Maths achievement has been thought to be interrelated with self-concept, interest, and effort. In a recent longitudinal study published in Contemporary Educational Psychology, researchers examined how these factors influence each other over time using a sample of Grade 8 (Year 9) pupils in China.
A total of 702 pupils in Grade 8 from 14 classes in two public schools in East and South China completed an assessment of their maths achievement, homework self-concept, interest and effort at six weeks after the start of the school year and at the end of the school year. The analysis showed that:
- Reciprocal effects were found between maths self-concept and achievement, effort and achievement, as well as interest and effort.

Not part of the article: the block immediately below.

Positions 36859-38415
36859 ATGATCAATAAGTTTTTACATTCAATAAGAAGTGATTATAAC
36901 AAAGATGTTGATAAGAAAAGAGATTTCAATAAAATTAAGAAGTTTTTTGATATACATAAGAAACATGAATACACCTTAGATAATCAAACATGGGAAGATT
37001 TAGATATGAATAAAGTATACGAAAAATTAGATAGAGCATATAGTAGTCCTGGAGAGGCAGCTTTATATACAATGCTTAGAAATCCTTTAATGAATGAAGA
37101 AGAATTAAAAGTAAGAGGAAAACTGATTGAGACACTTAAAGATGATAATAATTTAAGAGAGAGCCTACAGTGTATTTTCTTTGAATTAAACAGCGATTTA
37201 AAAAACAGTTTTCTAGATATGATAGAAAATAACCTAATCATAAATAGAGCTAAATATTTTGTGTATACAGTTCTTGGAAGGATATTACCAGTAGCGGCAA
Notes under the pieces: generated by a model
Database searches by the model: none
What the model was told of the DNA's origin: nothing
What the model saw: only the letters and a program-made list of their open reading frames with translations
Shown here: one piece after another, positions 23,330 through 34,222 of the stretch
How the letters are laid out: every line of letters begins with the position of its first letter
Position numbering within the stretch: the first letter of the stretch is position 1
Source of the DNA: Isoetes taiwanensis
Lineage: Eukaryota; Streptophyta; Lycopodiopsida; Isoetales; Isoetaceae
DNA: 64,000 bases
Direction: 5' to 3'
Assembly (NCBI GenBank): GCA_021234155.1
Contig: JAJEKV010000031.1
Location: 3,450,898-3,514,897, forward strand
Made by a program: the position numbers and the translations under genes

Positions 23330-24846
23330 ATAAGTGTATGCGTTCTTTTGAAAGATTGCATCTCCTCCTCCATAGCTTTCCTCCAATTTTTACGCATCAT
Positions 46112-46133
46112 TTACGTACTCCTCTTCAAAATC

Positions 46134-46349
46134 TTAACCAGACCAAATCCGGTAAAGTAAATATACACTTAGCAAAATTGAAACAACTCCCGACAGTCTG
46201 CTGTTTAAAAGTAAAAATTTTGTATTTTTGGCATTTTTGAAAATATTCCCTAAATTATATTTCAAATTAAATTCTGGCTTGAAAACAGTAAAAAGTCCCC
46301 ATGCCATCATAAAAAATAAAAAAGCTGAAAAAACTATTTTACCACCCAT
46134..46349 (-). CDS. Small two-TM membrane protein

- In particular, the authors found that higher homework interest led to higher subsequent effort, and higher prior effort could promote higher homework interest.
- Moreover, self-concept had no significant effect on subsequent interest, but prior interest led to higher self-concept, possibly reflecting the positive homework attitude among Chinese pupils.
The authors suggest that the reciprocal effects indicated that simultaneously improving homework self-concept, interest, effort and maths achievement is a more effective approach. Specifically, attention should be paid to how homework interest and effort can be promoted more effectively.
Source: Reciprocal effects of homework self-concept, interest, effort, and math achievement (October 2018), Contemporary Educational Psychology